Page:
Chinese scientists have identified four skeletons unearthed from a 2,500-year-old tomb in the eastern Jiangxi Province as females aged around 20 -- possibly maids who had been buried in sacrifice with a dead aristocrat.
Intensive lab analysis of the skeletons found no apparent sign of injury or disease -- except for a dislocated jawbone in one of them, said Wei Dong, an archaeologist from northeast China's Jilin University, a member of the research team working on the mysterious tomb containing 47 coffins in Lijia village of Jing'an county of Jiangxi.
Seven of the coffins contained human skeletons and these four were in a better state of preservation, he said.
"They all lay in peace in the coffin and there is no sign of their being bound at death," said Wei.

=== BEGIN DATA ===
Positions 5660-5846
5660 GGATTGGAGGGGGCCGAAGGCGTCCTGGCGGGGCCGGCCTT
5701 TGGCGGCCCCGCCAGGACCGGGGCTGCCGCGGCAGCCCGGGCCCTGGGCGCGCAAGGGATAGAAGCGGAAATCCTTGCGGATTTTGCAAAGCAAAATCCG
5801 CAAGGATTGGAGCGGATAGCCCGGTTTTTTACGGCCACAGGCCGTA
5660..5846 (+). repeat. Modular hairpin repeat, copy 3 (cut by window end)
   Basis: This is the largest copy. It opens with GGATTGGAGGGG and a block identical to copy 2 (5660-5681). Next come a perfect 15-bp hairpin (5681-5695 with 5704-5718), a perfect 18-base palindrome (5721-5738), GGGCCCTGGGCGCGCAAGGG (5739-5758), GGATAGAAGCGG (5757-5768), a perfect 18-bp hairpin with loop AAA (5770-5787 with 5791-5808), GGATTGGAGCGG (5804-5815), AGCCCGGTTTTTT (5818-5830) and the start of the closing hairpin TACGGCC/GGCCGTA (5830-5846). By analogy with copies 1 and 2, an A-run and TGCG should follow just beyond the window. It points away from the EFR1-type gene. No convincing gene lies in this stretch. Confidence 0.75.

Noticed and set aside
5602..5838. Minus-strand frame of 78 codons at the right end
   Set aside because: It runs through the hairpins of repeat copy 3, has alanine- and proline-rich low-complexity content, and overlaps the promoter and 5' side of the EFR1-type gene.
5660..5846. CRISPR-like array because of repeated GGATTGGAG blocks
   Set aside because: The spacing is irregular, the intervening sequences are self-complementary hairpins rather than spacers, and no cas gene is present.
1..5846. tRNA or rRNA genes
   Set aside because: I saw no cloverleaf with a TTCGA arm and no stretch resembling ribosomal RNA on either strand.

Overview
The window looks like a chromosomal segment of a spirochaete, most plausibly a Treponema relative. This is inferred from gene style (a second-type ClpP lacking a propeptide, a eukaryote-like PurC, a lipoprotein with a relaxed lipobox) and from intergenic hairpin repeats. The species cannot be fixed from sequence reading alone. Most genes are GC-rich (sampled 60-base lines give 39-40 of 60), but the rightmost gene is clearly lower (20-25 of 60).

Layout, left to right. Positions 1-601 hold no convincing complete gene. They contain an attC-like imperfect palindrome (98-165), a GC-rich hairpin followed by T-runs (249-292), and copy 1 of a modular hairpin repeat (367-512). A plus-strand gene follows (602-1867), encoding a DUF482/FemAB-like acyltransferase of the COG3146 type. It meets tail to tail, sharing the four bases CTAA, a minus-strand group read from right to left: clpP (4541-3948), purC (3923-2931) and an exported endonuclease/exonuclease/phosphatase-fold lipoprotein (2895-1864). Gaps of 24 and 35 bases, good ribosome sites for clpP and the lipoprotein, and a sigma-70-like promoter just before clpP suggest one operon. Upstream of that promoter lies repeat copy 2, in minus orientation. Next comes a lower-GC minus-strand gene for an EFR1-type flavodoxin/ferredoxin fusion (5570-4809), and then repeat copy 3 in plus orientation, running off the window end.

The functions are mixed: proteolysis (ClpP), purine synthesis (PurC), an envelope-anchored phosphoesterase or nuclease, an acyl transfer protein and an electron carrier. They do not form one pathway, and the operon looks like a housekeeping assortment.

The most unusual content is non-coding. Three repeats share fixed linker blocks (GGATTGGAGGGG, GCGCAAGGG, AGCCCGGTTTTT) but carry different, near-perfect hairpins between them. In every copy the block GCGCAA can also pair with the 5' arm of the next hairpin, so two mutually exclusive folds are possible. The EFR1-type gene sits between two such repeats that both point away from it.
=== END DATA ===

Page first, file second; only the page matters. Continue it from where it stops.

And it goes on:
Huang Jinglue, head of the research team, presumed they were maids who were buried live in sacrifice with the dead aristocrat, as was a centuries-old custom in ancient China.
Five other coffins contained bodily tissues, which scientists have identified as human brains that have shrunk to the size of a fist but retained their original structure.
"We're yet to conduct a DNA analysis to see whether these people were genetically linked to one another," said Huang, from the State Administration of Cultural Heritage.
The tomb, 16 meters long, 11.5 meters wide and three meters deep, was found last December and was believed to date back to the Eastern Zhou Dynasty (770-221 B.C.).
It contained the largest group of coffins ever discovered in a single tomb and its excavation was dubbed "the most important archeology project of the year" by cultural experts and the Chinese media.
Experts say the discovery is unique because the skeletons had been preserved well in an area where the soil was acidic and unsuited to the preservation of human bodies.